Rachel shared her talents with Beth and Kelly and others involved in decorating Scenic Place Peonies for the Field to Vase Dinner held on July 29th. If you need any encouragement that you can grown beautiful, organic cut flowers and serve a marketplace that perhaps isn’t as large as you’d like it to be, then listen up. You’ll gain insights and inspiration from Rachel’s story.

Alaska Stems specalizes in early-spring tulips, which feed the floral hunger of the Homer marketplace – and beyond!

Left: Ben and Rachel, from my 2014 visit; Right: Zinnia production in the high tunnel from that summer.

Here’s a little more about Alaska Stems, excerpted from the web site.

Alaska Stems is a locally-owned flower farm and design studio located in Homer, Alaska. Rachel and her husband Ben Gibson grow over 40 varieties of cut flowers for sale at local markets and for use in Rachel’s natural and elegant designs for weddings and events. Their flowers can be seen at businesses around town, at the Homer Farmers’ Market, at weddings and special events, and always on our table – and we hope on yours as well!

An Alaska Stems bouquet, with peonies and lots of other gorgeous, truly local, elements. (c) Joshua Veldstra Photography

Rachel and Ben started selling flowers, vegetables, and herbs in 2011, after adding a large high tunnel to their garden. Their love of flowers was solidified that year when delivering the farm’s first bouquets. As they write: “There is no denying that fresh, local flowers light up not only a room, but the people in that room. This is soul food, and it is brilliant to witness and foster in our community! Since then, we have focused exclusively on growing flowers and floral design work.”

Alaska Stems is truly a small farm with less than a half-acre in production, three high tunnels and approximately 6,000 square feet of outside raised beds. The gardens support the Lord-Gibson family, as well as their flowers, and it’s not unusual to find veggies in Rachel’s floral arrangements! The couple believes strongly in local food and flowers, sustainable growing practices that nurture plants and soil for the long term, and connecting with the community to promote and encourage these things.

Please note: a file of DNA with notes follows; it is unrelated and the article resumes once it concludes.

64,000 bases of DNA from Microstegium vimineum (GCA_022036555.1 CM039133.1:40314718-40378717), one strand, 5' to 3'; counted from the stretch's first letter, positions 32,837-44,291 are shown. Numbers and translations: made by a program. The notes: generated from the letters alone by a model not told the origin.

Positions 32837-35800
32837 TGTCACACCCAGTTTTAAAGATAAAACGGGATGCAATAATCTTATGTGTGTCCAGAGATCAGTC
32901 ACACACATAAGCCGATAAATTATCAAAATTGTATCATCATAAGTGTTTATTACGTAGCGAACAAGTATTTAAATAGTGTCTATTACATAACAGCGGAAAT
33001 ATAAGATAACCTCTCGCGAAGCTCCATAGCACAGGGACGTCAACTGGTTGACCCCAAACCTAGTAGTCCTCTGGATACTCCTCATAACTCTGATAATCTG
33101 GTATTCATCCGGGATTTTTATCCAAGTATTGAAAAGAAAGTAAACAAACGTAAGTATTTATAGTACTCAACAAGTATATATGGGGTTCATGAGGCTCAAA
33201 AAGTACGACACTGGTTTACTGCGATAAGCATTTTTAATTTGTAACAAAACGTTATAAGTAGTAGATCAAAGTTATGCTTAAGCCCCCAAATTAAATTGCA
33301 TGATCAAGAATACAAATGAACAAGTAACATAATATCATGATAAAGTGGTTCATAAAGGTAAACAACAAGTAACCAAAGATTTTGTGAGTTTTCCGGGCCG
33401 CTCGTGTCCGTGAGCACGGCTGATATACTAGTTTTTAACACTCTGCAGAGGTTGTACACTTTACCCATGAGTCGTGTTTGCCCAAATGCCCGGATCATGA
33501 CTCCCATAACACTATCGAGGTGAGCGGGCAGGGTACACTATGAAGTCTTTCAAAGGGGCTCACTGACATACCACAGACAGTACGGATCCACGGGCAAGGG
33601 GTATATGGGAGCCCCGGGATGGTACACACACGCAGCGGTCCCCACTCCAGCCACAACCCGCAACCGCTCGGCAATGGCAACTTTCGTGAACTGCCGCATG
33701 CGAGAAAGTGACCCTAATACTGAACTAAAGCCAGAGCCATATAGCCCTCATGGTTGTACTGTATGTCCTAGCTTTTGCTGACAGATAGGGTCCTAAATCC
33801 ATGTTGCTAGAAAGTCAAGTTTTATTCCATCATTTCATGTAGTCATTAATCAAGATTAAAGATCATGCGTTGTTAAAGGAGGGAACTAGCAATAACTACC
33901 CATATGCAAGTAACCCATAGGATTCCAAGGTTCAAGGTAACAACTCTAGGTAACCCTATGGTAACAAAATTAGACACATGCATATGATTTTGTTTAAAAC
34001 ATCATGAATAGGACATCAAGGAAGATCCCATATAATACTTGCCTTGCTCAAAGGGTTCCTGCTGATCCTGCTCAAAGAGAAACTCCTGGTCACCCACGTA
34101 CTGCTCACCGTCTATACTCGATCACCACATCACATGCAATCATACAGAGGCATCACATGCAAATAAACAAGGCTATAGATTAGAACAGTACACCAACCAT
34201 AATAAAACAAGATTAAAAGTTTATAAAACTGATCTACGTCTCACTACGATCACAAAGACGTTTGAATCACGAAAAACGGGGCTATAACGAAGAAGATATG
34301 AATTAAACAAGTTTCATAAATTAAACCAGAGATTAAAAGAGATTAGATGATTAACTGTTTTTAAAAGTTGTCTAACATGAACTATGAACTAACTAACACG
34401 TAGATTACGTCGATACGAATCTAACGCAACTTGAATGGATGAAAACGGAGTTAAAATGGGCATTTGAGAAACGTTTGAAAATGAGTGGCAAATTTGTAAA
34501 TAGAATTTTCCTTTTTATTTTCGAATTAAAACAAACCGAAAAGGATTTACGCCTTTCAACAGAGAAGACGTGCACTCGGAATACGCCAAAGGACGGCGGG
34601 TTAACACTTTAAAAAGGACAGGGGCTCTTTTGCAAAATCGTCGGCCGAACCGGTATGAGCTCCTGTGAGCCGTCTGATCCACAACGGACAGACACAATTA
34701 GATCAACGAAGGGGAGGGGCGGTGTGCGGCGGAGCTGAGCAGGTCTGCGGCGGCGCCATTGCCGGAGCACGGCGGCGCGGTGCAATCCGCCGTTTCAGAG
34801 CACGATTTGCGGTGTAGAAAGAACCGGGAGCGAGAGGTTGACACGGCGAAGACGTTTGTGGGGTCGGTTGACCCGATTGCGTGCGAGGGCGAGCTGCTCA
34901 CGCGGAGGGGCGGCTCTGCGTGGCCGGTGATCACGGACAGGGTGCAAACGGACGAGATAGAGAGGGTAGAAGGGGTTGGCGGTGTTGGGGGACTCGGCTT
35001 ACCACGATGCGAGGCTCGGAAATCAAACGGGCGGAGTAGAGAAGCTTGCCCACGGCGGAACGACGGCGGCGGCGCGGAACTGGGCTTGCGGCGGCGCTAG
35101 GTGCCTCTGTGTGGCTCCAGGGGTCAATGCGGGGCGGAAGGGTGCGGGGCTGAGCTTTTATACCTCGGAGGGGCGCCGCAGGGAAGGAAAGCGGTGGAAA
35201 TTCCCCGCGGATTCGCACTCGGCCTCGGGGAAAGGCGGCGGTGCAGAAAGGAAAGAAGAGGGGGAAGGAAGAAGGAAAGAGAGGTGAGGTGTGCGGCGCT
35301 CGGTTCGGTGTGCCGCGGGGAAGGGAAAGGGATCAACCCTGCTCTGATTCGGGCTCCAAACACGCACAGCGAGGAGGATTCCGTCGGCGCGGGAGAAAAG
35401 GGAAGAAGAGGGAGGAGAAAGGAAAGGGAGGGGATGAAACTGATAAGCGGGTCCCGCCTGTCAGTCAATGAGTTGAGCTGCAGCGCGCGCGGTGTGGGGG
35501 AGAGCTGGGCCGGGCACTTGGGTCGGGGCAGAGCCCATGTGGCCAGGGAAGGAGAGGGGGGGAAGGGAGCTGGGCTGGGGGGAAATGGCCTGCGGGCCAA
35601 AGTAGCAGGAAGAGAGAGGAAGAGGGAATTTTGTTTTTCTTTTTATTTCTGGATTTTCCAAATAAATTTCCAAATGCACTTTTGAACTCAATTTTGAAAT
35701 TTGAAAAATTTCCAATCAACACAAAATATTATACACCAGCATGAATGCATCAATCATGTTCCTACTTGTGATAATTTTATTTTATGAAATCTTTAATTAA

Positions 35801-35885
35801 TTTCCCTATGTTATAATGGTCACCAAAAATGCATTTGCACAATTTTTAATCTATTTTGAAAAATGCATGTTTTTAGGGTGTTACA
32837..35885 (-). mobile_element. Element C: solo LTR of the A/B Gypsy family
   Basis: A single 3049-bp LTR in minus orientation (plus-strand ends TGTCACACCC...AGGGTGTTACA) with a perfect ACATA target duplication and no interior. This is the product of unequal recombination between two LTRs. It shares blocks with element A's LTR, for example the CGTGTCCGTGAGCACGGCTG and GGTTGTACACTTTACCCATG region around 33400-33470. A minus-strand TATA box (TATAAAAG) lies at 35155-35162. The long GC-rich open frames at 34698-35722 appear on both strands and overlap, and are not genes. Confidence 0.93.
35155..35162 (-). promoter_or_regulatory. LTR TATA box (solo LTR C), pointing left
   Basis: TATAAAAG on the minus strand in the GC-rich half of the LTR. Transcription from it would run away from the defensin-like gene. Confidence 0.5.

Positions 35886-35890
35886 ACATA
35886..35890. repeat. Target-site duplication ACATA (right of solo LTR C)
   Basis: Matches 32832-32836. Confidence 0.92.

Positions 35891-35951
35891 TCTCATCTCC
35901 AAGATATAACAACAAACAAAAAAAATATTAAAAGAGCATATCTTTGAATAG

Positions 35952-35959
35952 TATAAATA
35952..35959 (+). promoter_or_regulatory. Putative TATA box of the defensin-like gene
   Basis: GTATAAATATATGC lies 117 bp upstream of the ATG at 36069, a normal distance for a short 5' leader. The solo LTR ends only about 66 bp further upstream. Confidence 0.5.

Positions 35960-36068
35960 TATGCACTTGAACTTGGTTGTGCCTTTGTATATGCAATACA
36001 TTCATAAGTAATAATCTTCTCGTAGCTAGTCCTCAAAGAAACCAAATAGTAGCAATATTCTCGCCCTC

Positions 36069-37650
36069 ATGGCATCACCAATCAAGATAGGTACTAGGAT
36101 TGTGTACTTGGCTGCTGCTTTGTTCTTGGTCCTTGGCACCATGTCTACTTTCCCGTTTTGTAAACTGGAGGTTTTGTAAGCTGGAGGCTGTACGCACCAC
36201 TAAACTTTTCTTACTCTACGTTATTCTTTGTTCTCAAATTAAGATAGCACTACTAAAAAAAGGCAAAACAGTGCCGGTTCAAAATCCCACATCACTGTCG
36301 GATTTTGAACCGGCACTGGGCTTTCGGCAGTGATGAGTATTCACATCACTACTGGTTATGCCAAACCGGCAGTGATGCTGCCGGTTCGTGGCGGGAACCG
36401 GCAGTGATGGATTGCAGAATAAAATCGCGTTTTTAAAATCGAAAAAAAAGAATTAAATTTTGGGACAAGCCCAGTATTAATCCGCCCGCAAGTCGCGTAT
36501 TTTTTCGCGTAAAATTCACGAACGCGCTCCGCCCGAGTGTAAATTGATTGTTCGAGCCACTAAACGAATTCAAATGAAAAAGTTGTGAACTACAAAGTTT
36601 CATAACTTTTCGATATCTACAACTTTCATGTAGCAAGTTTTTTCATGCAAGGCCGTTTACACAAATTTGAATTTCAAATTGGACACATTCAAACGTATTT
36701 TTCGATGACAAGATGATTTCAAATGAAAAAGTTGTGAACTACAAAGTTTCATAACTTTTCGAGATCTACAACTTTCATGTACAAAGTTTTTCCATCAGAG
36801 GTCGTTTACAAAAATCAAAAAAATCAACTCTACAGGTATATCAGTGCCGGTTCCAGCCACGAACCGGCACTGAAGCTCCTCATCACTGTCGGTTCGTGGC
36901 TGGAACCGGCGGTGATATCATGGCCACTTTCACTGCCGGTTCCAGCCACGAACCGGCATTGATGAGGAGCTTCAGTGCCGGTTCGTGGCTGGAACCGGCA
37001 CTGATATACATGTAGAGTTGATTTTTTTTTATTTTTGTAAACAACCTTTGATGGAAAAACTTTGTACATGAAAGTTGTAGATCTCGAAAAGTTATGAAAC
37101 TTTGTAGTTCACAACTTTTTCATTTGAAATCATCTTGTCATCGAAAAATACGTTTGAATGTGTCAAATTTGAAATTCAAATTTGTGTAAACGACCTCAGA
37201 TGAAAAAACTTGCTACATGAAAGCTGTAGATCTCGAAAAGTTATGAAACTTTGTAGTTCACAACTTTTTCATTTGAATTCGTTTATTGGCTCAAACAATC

When Rachel isn’t working at Stems, she can be found filling in at Cook Inletkeeper – a regional non-profit organization that works to protect the Cook Inlet and the life it sustains, valuing clean water and healthy salmon for everyone. Rachel also sits on the Board of Directors for the Homer Farmers Market.

Ben and his family own and operate Small Potatoes – a local sawmill that produces rough cut lumber and beautiful tongue and groove boards. He sawmills, carpenters, advises, and generally is a (fairly reluctant) man-about-town.

Eldest daughter Sadie arrived in August 2013, and her sister Linnea came on the scene in November 2015. Farming with two little ones is an exercise in patience, joy, love and commitment.

One more look at the farm, the high tunnels — and that VIEW!!!

From the archives: My 2014 visit to Alaska Stems where Rachel Lord and Ben Gibson grow flowers, veggies, children and community.

Please enjoy this conversation and here’s how to find Alaska Stems at the farm’s social places:

Find Alaska Stems on Facebook

Follow Alaska Stems on Instagram

The Slow Flowers Podcast has been downloaded more than 230,000 times by listeners like you. The month of August was our second highest ever in the history of the Slow Flowers Podcast for listener downloads with 11,470, just 48 downloads shy of March 2017, our highest month to date. Thank you to each one of you for downloading, listening, commenting and sharing. It means so much.

If you value the content you receive each week, I invite you to show your thanks and support the Slow Flowers Podcast with a donation — the button can be found on our home page in the right column. Your contributions will help make it possible to transcribe future episodes of the Podcast.

Thank you to family of sponsors